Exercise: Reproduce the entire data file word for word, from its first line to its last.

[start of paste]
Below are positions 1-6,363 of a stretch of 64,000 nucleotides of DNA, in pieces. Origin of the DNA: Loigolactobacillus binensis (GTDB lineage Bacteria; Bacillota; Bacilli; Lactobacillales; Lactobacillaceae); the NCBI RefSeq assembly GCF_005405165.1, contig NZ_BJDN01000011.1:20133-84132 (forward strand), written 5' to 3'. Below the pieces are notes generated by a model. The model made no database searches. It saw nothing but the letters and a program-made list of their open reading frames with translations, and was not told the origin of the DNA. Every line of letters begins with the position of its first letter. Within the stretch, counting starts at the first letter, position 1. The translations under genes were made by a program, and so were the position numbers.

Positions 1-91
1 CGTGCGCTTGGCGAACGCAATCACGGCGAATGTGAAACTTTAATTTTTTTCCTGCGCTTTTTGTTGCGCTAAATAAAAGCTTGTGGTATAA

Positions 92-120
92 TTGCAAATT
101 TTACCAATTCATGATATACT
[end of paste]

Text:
Below are positions 1-6,363 of a stretch of 64,000 nucleotides of DNA, in pieces. Origin of the DNA: Loigolactobacillus binensis (GTDB lineage Bacteria; Bacillota; Bacilli; Lactobacillales; Lactobacillaceae); the NCBI RefSeq assembly GCF_005405165.1, contig NZ_BJDN01000011.1:20133-84132 (forward strand), written 5' to 3'. Below the pieces are notes generated by a model. The model made no database searches. It saw nothing but the letters and a program-made list of their open reading frames with translations, and was not told the origin of the DNA. Every line of letters begins with the position of its first letter. Within the stretch, counting starts at the first letter, position 1. The translations under genes were made by a program, and so were the position numbers.

Positions 1-91
1 CGTGCGCTTGGCGAACGCAATCACGGCGAATGTGAAACTTTAATTTTTTTCCTGCGCTTTTTGTTGCGCTAAATAAAAGCTTGTGGTATAA

Positions 92-120
92 TTGCAAATT
101 TTACCAATTCATGATATACT